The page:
At one point on Saturday night, Trask rescued a poorly-executed flea flicker throwing flat-footed for a 43-yard gain. After Trask's fifth touchdown pass, Mullen got on his quarterback on the sideline for what was perceived to be a missed read.

"I'm not a pat-on-the-back type of guy," Mullen said.

"You can never be too good," Trask said.

Meanwhile, third-string Florida quarterback Anthony Richardson couldn't help himself at halftime.

By the end of the game, the fans who were allowed in The Swamp could be heard chanting, "Trask for Heisman."

Through six games, the 6-foot-5, 240-pounder has completed 70% of his passes for 2,171 yards. Among Heisman winners, only BYU's Ty Detmer had more yards passing through six games. More recently, Trask can be compared to Burrow (2,157 yards passing) and Tagovailoa (2,011), who both had fewer passing yards through six games.

Now consider this: Burrow (four) and Tagovailoa (three) each played multiple non-SEC teams among their first six games last season. Burrow played Georgia Southern, Northwestern State & Utah State in three of those games.

Trask got himself to this place by being more than good. He's done it being loyal.

Never mind college quarterbacks, high school types don't have much patience either when it comes to playing time. Trask accepted his place behind King because, as he told Martin, "I was born and raised in Manvel, Texas. As long as you're going to give me the opportunity to compete for the job, I'm not going anywhere. If D'Eriq is better than me, he's going to have to prove it."

King did as an undersized three-star prospect who last week became the first player in 25 years to pass for 500 yards and five touchdowns with two different programs. King transferred twice, once in high school and once in college, joining Miami from Houston.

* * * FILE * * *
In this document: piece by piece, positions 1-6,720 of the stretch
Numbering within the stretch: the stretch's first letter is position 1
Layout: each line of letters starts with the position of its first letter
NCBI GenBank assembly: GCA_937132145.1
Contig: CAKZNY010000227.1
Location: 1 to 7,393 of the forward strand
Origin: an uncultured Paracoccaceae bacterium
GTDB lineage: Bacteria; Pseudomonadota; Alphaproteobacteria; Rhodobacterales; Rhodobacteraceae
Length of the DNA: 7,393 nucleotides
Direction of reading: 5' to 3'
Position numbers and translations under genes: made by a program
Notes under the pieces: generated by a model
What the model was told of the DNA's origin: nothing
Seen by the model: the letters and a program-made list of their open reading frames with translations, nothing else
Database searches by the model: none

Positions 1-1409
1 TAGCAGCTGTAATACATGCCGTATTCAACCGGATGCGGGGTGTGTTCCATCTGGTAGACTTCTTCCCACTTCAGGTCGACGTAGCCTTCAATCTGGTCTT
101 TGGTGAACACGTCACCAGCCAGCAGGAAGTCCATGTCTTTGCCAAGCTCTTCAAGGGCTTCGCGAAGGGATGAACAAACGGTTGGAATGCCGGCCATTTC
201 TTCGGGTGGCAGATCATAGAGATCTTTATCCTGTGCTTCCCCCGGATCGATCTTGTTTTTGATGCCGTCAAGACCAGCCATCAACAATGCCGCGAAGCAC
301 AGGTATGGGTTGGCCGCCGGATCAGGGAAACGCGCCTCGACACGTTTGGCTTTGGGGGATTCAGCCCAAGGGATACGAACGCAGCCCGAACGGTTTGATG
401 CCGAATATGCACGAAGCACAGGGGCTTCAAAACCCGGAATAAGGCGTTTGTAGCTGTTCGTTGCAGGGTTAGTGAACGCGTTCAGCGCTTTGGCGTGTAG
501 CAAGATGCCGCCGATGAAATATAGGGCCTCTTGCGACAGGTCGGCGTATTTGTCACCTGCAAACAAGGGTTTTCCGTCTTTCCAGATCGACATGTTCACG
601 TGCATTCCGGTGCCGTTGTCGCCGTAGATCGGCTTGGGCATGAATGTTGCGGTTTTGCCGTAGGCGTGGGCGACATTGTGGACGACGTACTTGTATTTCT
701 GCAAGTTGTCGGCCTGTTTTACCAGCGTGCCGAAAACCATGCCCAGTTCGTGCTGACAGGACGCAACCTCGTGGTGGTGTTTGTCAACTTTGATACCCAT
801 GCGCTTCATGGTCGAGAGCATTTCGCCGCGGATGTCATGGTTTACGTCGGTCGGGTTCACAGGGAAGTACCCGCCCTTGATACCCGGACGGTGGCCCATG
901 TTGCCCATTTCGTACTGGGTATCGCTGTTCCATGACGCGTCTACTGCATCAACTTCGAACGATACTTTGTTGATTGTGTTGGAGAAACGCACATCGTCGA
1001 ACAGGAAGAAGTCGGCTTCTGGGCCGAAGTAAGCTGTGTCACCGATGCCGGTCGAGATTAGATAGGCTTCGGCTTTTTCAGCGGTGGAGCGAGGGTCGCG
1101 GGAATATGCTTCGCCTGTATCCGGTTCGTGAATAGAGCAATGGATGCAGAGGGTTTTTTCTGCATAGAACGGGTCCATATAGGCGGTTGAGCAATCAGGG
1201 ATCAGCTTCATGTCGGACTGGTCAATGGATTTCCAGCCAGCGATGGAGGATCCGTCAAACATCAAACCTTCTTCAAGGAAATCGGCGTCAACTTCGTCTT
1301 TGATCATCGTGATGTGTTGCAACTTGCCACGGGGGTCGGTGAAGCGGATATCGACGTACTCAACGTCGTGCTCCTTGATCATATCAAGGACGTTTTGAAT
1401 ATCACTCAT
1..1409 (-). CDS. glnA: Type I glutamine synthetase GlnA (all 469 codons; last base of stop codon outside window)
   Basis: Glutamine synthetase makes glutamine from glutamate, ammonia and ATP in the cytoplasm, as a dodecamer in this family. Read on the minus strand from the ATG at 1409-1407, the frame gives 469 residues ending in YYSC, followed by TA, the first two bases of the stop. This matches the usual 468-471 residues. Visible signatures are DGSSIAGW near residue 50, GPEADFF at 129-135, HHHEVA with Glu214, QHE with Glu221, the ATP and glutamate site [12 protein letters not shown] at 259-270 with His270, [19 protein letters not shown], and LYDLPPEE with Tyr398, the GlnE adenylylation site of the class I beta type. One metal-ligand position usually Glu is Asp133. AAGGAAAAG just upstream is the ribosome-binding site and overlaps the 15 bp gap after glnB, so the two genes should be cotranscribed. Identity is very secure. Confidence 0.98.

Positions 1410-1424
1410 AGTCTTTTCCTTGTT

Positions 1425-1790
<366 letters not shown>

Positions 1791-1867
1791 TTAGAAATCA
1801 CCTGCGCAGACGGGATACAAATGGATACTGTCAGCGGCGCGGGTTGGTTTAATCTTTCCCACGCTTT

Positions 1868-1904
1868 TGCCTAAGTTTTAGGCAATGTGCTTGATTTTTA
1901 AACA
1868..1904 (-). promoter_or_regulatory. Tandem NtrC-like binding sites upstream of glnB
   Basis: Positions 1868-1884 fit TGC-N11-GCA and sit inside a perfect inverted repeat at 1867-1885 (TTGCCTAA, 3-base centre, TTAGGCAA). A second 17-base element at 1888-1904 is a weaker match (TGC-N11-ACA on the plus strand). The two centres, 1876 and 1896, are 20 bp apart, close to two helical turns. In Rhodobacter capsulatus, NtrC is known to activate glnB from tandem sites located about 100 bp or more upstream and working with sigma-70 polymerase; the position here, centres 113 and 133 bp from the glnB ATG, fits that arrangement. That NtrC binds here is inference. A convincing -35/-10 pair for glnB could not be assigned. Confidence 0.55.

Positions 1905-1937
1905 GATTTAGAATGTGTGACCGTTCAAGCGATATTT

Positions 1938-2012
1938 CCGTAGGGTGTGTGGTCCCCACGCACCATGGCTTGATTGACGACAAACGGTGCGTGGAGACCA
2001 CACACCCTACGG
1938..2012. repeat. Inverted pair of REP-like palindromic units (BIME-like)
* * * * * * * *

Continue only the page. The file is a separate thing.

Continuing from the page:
Trask stayed loyal even though his dad once went to Martin and told the coach his son was looking elsewhere. "Mr. Trask, he could go anywhere in the country and start," Martin recalls saying. "Don't pick that school. They run the Wing T. They throw 6-7 times a game. He'll get more throws here, more exposure here."

And Trask did.

As the story goes, former Florida defensive coordinator Randy Shannon was at Manvel scouting another player. Trask's arm got his attention. Then-offensive coordinator Doug Nussmeier followed up. Martin had Trask specifically set up to throw a series a 22-yard out patterns to receivers from the opposite hash mark. It showcased the quarterback's accuracy, timing and arm strength.

"He's better than any five-star I've seen," Nussmeier told Martin.

Florida got Trask to camps and got interested. But the kid who was being recruited by Houston Baptist and Lamar wouldn't commit.

"He's not a knee-jerk reaction guy," Martin said.

Trask slept on it, prayed on it and talked to his parents about it until he eventually committed to the Gators. Through three seasons at Florida, he had thrown 22 passes. Trask didn't start until 2019 and only because Franks was injured. When Franks was knocked out against Kentucky, Florida trailed 21-10. Trask led the Gators to three fourth-quarter touchdowns drives and a 29-21 victory.

Trask's ascension caused Franks to transfer to Arkansas. Trask's ascension also has drawn comparisons to Burrow, without the transfer part.

"You look at life, as soon as things don't go well, [it's], 'I want to quit, I want to leave, I want to try something new, I want to give up,'" Mullen said. "Instead of, 'You know what? I'm going to continue to prepare because, when my moment comes, I'm going to be ready for that moment. If that's not one of the greatest life lessons you can learn, I don't know what is. Really, he's an example for anybody."

All of this could be folly. November Heisman frontrunners can be afterthoughts by the end of the season. In this truncated season, nothing is guaranteed -- certainly not a shot at Burrow's 60 touchdown passes in a full season.

But there is something to be said for permanence, too.

Martin defined Trask-level loyalty another way in a conversation with the Florida's website before the season: "[Trask] won't be divorced. That kid, he'll marry, and it will be forever."